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Progress toward creation and study of positron-electron plasma using the NEPOMUC positron source

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Dec 7, 2021, 4:15 PM
Talk Positrons Positrons


Matthew Stoneking (Lawrence University)


A Positron-Electron eXperiment (APEX) aims to produce a magnetically confined, low temperature positron-electron plasma in order to test predictions that such a system with equal mass but oppositely charged species, in contrast to nearly all laboratory and astrophysical plasma, is remarkably stable and exhibits other unique plasma characteristics. The magnetic trap consists of a levitated superconducting coil (a=7.5 cm, I=54 kA-turns) that produces a dipolar magnetic field (maximum field around 1 tesla). To reach plasma conditions at a temperature of kT~ 1 eV, in the confinement volume of V≈10 liters, will require injection of between $10^{10}$ and $10^{11}$ positrons (and an equal number of electrons) into the trap (see talks by A. Deller and M. Singer on plans to accumulate positrons from the NEPOMUC beam to create large pulses). In this talk, we present design details[1] and construction progress for the levitated dipole trap as well as results of experiments in a prototype trap that uses a supported permanent magnet (0.6 T at the pole surfaces). Positrons are successfully injected into the field of the permanent magnet using a combination of ExB drift, magnetic mirroring, and electrostatic reflection. Injection efficiency is preserved even in the presence of a substantial electron space charge[2], which is encouraging for our first load electrons into the trap before injecting positrons to form the plasma. Plans for installation of the levitated dipole system at the NEPOMUC facility will be presented.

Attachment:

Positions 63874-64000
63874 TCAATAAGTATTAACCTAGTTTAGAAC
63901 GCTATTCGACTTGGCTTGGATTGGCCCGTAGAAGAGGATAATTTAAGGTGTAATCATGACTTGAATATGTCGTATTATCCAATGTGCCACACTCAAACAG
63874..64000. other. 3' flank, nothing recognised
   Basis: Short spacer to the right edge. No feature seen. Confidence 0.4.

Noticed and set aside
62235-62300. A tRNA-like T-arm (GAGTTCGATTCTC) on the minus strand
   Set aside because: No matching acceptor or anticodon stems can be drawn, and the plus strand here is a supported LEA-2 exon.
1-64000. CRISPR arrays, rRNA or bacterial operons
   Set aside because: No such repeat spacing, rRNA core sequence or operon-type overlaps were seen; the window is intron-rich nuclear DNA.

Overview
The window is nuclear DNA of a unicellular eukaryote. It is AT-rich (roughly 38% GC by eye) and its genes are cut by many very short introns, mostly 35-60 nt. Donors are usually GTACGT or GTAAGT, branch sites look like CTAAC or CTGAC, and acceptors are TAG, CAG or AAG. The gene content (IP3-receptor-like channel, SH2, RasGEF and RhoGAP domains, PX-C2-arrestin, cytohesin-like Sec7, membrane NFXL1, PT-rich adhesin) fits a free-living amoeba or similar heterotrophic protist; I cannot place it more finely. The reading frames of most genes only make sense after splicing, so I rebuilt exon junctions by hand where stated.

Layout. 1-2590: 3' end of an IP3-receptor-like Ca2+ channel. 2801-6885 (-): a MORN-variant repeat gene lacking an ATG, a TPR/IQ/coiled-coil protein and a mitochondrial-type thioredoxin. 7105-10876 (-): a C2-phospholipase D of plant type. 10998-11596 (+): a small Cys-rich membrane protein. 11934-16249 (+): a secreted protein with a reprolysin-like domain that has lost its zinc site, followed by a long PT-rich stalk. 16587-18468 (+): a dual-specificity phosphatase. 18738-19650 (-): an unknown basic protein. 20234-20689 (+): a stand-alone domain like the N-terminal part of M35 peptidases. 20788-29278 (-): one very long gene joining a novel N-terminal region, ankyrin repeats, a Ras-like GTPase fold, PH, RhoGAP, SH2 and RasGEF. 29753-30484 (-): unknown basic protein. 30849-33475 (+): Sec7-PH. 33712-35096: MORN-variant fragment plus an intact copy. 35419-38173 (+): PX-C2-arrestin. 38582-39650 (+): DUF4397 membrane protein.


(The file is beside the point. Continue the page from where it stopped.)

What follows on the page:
[1] M.R. Stoneking,, J. Plasma Phys. 86, 155860601 (2020).
[2] M. Singer, et al., Phys. Plasmas 28, 062506 (2021).

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Matthew Stoneking (Lawrence University)

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